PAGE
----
Updated: Mar 17, 2021
Imagine you exit your favourite chocolaterie and you see you best friend a few metres from you. She looks towards you, you wave at her but without saying a word she gets into the car and leaves. What would you think?
Probably, if something good happened to you throughout the day, you’ll probably think she didn’t see you, you’ll text her about it, end of story. However, if you feel particularly touched by something, the dance of ideas in your head will play an alternative choreography, with different reasons and conclusions.
Our mindset tends to make sense of the circumstances we encounter in our everyday lives through past experiences and our mood in the moment of the event (In our example, seeing our friend). The information needs to be adapted to fit in certain logic, so we take our behaviour and conclusions from previous situations to the present one, right here right now. And it’s ok, that’s how we live our days.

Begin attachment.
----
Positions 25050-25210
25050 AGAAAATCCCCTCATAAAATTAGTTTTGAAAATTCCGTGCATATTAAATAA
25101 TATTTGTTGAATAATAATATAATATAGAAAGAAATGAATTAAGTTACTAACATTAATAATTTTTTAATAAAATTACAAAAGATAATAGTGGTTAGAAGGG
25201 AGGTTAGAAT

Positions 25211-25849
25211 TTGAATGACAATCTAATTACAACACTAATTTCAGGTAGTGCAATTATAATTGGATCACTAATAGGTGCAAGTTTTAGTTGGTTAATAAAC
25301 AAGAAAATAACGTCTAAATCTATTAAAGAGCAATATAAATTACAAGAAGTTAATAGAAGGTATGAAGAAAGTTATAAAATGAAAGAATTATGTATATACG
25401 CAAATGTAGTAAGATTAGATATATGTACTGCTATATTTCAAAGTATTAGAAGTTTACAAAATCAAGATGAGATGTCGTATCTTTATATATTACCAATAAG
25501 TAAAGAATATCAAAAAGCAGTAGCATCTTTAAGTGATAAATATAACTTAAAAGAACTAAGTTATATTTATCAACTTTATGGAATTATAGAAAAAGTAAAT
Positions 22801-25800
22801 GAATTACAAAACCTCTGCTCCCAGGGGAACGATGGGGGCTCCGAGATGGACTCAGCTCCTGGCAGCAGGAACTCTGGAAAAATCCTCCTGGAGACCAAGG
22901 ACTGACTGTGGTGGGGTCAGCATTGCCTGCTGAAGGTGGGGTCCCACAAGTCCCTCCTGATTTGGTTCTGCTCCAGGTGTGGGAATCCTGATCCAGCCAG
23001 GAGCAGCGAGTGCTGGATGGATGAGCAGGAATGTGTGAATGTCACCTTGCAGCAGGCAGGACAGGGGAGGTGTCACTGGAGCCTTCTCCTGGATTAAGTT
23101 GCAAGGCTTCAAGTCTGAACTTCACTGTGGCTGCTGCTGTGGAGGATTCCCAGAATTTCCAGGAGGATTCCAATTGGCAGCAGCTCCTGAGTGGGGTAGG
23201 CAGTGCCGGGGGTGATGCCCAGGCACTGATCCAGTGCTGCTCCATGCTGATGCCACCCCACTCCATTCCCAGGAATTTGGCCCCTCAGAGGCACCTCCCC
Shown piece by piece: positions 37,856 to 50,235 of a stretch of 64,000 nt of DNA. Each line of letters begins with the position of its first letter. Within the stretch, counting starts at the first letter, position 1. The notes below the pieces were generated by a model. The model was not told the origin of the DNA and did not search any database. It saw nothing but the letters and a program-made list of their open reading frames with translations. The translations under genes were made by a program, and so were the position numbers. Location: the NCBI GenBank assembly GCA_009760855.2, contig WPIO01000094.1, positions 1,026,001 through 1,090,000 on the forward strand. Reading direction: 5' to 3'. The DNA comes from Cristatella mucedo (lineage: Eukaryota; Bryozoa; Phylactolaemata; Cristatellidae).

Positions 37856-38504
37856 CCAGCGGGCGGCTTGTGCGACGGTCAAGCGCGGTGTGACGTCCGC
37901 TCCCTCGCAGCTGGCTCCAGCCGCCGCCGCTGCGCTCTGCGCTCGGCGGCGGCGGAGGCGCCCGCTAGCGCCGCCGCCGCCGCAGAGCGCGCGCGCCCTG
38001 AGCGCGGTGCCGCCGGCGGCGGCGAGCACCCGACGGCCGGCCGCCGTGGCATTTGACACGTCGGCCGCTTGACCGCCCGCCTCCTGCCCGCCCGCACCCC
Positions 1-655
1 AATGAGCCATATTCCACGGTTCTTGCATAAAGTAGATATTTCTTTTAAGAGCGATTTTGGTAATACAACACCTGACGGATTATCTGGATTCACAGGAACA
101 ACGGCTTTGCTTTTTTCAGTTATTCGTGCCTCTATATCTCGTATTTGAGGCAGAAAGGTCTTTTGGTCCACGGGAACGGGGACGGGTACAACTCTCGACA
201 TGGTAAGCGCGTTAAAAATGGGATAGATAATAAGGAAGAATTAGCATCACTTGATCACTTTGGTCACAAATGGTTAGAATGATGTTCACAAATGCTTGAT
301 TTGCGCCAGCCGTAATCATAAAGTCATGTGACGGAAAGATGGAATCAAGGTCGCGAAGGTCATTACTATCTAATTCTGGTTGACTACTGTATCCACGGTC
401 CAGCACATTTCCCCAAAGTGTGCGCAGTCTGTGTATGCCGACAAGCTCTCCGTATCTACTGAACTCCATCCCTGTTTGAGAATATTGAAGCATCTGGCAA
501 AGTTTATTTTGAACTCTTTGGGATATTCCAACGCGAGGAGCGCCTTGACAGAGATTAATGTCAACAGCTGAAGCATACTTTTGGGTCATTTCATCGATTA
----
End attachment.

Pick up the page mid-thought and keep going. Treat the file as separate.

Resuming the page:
The little problem arises when the dance of ideas crystallises in just one interpretation, usually a negative one. If my only understanding of what I saw is that my friend deliberately didn’t want to say hi to me, I’ll rarely go back to the factual information in the scene and consider other options: she didn’t see me, she was distracted, the sun blinded her. Who knows…
To flirt with rigid thoughts about the world shapes up a toxic pattern in our brains and we get hooked to a past where things went wrong. The idea of my friend rejecting me feels real and permanent, but it is in fact temporary if we can escape from overgeneralisation and the dance might well open possibilities rather than jump into debatable conclusions.
Let always help our ideas to improve their moves. Prof. Lic. Romina Ciccarelli, Argentine Psychologist, member of the British Psychological Society and Superpow! Therapist.